Next up, I plan to start getting in touch with various diabetes related websites/blogs/magazines.
How did you decide on the pricing?
This is a tough one! For the longest time, I expected Glucomate would be a paid-upfront app, but the more I thought about it the more I realised there is probably a reason that paid upfront is (mostly) dead, and that almost every new app these days has subscriptions.
Relatively close to launch I ended up adding subscriptions - $1.99 USD/month, or $14.99 USD/year. These are on the high side, but my reasoning is that it's a relatively niche app, and it's going to be harder to "make it up in volume" as the old app pricing adage goes. One thing that may not stick around is the "lifetime" unlock pricing of $59.99 USD. I like the idea of keeping it for people who don't like subscriptions.
How did you launch Glucomate?
I tried to create a splash on Twitter/Mastodon initially, as well as contacting various tech blogs, as I thought it's mostly tech people like myself who care about the concept of an initial release date. That worked relatively well. I didn't hear back from most of the blogs/websites I contacted, but a few big ones wrote about it on launch day which was very exciting and helped to make the launch a success.
How long did it take to get to the first version?
About 5 years. The first commit in the repo is from 4th February 2018. Though that's a little misleading. Glucomate has always been a side project (though I'm trying to change that!), and there were long periods between then and the launch in April of 2023 that I didn't touch it. I've worked on other side projects in the mean time, or just prioritised different things in my spare time. There were a couple of times I scrapped almost everything and started again - the most recent being when SwiftUI came out. It got to a point soon after that where I was happy using it day-to-day, but it wasn't good enough for the App Store. It took the introduction of Swift Charts in 2022 to motivate me to finish off the last of the UI, and then a few more months to go through and make sure everything looked good and worked well before being comfortable enough to release it. Oh, and adding a subscription paywall. ;)
Is there anything you’ve learnt that stands out?
Talking to customers is really important. I can see that people download the app, use it, and subscribe, but it's very difficult to know why. Everyone uses Glucomate slightly differently. People's favourite chart or stat is different, and everyone wants the next feature to be something different. The best way I've found to learn more about my customers and what they want is to talk to them. I do this by trying to engage with most people who write in either for support or to request a feature. It isn't possible to do everything everyone requests, but I find that by asking and listening to these requests, the most important things come up time and time again.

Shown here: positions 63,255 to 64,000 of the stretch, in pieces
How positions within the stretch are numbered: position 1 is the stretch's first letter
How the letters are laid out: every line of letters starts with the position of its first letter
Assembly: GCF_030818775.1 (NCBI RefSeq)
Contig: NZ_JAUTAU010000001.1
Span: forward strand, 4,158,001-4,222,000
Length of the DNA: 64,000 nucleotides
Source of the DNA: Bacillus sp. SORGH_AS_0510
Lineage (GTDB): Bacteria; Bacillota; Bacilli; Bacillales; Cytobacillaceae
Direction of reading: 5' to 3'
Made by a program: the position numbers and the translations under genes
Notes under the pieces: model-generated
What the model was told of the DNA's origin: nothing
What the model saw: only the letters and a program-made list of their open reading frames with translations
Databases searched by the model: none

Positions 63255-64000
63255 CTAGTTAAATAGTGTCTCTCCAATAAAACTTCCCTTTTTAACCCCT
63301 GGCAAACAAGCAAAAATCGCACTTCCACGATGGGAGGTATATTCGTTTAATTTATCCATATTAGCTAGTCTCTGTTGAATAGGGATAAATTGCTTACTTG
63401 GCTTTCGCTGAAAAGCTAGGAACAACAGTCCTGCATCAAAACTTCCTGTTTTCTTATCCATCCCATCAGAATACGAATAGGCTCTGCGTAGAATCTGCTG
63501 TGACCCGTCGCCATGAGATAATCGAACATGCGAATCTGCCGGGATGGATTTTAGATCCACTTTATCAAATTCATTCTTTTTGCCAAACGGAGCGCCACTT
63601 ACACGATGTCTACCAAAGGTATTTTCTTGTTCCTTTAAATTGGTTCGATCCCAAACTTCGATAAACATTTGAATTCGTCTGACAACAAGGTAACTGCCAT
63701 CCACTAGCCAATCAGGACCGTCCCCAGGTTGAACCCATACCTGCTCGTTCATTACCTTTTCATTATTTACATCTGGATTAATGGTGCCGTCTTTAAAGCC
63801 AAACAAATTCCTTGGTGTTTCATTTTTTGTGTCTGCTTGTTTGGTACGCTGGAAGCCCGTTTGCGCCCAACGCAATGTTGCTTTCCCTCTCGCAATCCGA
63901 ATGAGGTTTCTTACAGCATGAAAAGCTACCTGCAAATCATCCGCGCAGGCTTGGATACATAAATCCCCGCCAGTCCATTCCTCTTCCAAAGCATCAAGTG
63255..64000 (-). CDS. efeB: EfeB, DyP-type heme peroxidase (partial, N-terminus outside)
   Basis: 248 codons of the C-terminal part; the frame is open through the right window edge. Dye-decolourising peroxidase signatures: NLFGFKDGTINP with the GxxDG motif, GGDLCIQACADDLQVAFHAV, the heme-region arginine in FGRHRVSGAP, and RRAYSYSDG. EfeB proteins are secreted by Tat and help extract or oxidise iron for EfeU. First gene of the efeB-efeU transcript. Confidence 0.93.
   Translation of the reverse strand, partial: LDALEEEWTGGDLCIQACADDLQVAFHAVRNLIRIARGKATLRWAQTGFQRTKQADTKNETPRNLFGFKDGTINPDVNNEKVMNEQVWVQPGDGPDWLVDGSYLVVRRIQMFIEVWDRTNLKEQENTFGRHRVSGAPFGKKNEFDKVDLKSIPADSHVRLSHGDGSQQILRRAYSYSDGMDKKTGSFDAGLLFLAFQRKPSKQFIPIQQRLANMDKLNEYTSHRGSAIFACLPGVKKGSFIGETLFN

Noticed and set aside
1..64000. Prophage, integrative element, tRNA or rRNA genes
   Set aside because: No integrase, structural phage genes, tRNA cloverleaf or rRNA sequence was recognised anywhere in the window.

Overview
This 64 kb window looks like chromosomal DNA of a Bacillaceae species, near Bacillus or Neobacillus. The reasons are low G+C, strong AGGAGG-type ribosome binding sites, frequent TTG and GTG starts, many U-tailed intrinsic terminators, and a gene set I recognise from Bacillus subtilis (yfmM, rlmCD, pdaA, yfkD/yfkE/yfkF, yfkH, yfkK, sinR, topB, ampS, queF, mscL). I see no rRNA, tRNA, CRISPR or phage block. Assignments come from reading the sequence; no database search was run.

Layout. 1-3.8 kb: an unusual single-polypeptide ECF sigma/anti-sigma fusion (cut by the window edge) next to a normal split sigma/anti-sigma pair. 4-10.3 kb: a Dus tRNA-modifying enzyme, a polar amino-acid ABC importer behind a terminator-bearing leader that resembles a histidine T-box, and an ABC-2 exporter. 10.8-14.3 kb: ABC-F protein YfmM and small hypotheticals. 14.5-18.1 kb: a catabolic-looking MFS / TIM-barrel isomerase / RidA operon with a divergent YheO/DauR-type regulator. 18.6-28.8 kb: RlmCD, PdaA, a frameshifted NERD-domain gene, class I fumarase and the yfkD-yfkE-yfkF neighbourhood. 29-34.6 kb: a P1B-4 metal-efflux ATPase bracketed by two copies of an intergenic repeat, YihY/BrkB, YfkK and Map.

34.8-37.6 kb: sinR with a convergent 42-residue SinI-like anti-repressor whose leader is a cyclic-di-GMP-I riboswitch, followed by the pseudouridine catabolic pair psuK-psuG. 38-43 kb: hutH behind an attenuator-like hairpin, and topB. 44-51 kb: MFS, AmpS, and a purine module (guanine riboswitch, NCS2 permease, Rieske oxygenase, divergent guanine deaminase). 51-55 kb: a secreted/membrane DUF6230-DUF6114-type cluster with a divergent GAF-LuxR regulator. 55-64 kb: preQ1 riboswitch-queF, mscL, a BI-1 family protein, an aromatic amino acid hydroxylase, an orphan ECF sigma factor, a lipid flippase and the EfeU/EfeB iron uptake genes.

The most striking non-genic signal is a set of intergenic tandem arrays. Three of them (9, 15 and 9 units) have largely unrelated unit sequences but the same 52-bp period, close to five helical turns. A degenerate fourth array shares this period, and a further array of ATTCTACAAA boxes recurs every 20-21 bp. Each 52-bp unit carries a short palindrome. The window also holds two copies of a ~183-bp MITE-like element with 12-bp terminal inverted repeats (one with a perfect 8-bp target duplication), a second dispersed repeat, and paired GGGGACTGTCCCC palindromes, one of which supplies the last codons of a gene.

Any tools or apps you would recommend others check out?
I'm a big fan of Telemetry Deck for lightweight analytics in apps, and it is absolutely worth checking out. What I like most about it is its focus on privacy for the end user. Putting any kind of analytics in an app that also has access to Health data could be considered risky, but I like that I can use their service by simply sending POST requests to an end point (or use the excellent open-source Swift Package if that's more your speed), instead of having to drop a giant closed-source library into the app that could be doing anything it likes with people's information.
Where can everyone go to find out more?
Eye Exercise: EyeYoga by Maksym - Twitter/X
- New feature: added comprehensive exercises to help relieve eye strain.
- New feature: you can now view statistics and histories of exercises you have already done.
- New feature: the importance of doing eye exercises is important, so we have added a new feature - a reminder.